What you might have noticed in The Hour of Fatality…

George Cochran Lambdin’s Girl Reading.

…if you are a big Charlotte Brontë fan. Part of the reason I started writing a book with Jane Eyre as the protagonist is because I had spent so much time re-reading Brontë’s books for my own entertainment that I already knew a ridiculous amount about them. So while I was at work on The Hour of Fatality, I tried to work in a few details that ‘fit’ with Brontë and her books.

At one point in my story, a character is perusing Marmion by Sir Walter Scott. This is the same book that Jane Eyre is reading in her cottage in Morton before St. John Rivers pays her a most important visit. Incidentally, this is the same book that Gilbert, (with much inner trembling), gives to Mrs. Graham in Anne Brontë’s Tenant of Wildfell Hall. I’m pretty sure I read somewhere that the Brontës were big fans of Scott, so I had fun working the title into the story.

When Mr. Barnett tells Jane about his past, he explains that he used to live in Villette. This is a fictional city that Brontë invented for her novel by the same name, but I decided to include it in my mystery. If all goes well, Villette and its cast may make a future appearance in Jane’s life!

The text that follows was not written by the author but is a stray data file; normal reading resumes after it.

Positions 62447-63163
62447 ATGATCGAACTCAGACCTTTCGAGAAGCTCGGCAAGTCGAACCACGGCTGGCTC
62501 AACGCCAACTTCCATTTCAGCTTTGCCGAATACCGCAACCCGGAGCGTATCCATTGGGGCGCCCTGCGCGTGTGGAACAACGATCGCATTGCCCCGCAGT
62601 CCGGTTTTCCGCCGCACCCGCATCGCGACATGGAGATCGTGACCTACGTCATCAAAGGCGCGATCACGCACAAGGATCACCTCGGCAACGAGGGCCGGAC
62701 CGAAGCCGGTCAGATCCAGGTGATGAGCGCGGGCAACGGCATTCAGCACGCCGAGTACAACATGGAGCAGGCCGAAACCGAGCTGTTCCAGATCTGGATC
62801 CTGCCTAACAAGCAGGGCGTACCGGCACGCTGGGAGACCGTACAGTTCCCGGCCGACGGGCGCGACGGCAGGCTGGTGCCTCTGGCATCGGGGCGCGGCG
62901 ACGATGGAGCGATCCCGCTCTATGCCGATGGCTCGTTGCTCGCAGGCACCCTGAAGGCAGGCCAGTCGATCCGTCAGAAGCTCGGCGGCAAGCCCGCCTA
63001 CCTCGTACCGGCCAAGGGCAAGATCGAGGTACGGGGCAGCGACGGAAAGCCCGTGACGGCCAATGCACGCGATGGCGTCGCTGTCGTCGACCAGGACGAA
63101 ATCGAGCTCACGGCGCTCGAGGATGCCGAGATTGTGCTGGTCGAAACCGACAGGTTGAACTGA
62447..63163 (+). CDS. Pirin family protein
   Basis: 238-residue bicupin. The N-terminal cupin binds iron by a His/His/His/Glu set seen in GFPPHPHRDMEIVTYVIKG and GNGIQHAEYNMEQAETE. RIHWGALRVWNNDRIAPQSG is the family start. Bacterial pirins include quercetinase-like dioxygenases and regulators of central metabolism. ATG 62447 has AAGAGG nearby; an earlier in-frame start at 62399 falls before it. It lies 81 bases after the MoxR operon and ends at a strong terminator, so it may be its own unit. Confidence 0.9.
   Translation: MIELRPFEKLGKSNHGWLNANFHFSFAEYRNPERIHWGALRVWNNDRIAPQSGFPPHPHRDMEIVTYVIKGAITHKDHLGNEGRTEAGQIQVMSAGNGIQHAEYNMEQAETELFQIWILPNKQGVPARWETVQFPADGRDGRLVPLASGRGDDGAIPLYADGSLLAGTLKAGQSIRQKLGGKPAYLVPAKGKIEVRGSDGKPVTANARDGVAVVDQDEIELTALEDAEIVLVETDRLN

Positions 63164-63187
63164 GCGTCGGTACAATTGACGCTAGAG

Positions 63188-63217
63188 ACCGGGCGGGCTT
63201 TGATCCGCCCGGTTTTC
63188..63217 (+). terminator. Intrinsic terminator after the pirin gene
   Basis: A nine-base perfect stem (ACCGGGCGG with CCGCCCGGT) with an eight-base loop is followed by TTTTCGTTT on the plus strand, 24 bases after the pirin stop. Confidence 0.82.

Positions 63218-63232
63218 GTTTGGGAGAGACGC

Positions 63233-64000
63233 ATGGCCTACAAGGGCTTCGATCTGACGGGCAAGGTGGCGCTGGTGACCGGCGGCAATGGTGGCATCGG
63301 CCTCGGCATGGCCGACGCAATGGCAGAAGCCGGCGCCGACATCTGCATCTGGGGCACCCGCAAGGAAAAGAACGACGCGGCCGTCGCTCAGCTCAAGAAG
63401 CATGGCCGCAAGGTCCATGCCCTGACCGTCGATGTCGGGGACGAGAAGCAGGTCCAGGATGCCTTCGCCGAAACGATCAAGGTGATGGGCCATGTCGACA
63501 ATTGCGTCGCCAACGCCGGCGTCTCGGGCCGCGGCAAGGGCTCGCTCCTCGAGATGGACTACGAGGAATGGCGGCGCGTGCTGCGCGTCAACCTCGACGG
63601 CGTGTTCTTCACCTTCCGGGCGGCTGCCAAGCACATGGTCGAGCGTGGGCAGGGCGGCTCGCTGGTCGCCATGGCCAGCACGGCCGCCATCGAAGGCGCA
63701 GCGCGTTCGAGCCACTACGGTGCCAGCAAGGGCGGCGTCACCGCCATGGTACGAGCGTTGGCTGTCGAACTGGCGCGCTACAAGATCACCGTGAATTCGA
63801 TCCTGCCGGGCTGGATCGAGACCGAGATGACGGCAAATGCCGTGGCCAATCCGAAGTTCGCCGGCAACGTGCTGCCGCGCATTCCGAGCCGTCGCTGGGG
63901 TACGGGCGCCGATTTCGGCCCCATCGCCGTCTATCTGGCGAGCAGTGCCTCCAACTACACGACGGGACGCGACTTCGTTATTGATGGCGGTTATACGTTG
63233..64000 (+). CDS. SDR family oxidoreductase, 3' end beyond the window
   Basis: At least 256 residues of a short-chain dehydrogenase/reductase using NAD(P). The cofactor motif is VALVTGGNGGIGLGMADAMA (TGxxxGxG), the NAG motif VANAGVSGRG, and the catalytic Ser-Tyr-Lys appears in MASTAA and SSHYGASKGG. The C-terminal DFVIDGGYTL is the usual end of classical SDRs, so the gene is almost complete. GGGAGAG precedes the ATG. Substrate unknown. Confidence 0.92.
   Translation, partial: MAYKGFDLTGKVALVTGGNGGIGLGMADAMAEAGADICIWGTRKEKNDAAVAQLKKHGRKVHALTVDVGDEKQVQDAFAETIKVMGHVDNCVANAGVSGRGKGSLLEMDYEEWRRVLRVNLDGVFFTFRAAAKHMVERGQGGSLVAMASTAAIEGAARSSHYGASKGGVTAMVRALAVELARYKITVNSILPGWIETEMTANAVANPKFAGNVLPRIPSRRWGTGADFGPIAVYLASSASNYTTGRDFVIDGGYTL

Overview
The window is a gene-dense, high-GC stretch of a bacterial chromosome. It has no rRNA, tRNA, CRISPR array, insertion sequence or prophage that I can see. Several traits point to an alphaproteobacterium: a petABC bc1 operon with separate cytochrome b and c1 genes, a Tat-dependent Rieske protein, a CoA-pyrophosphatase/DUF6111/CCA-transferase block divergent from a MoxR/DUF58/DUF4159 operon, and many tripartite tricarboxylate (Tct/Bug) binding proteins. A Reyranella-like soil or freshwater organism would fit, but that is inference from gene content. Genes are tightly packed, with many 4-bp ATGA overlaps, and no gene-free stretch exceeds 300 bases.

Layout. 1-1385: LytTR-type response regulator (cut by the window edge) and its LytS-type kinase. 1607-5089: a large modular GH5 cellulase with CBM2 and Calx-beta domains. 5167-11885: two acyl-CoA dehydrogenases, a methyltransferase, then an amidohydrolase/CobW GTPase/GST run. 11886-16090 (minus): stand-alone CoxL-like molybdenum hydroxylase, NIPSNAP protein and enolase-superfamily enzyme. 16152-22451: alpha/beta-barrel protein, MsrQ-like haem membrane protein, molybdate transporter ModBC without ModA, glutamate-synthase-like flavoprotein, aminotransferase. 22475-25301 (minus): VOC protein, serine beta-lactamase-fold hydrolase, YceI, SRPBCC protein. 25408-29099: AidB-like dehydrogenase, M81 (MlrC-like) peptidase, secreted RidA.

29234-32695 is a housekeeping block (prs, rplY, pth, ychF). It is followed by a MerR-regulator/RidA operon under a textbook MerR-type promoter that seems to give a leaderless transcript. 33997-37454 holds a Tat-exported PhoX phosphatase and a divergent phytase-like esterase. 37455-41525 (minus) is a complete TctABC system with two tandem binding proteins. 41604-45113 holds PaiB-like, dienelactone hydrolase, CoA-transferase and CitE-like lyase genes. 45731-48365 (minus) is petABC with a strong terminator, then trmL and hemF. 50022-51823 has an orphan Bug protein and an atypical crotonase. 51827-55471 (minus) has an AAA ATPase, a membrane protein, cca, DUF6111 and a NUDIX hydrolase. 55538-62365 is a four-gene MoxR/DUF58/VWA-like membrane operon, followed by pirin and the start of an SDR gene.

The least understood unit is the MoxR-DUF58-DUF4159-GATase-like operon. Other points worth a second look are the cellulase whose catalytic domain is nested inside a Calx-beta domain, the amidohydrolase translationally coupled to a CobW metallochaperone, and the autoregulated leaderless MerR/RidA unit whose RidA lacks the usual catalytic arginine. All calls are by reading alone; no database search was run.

In the later part of The Hour of Fatality, Jane writes a letter to a friend of Mr. Rochester’s by the name of Mr. Hunsden. This is actually an eccentric gentleman in Charlotte Brontë’s first novel, The Professor. He helps the hero, William Crimsworth, to find a job and a place in Belgium. Since Jane is in need of some information about Villette, in Belgium, he seemed like the perfect person to apply to! I originally intended this incident to have a more significant bearing on the story, but as sometimes happens, the story wound up moving in a different direction once I was actually writing it. But I couldn’t resist leaving Hunsden in, even if he never makes an actual appearance.

Part of the fun and challenge of writing historical fiction requires using details that seem like every day things, when in fact they are lost to us today as common knowledge. Writing a book deliberately based on another author’s work called for an even more deliberate drawing from a specific fictional world. Most of those kinds of details in The Hour of Fatality were chosen to serve the story itself, but I enjoyed writing in a few things that made the whole novel feel more like Brontë’s own literary world.

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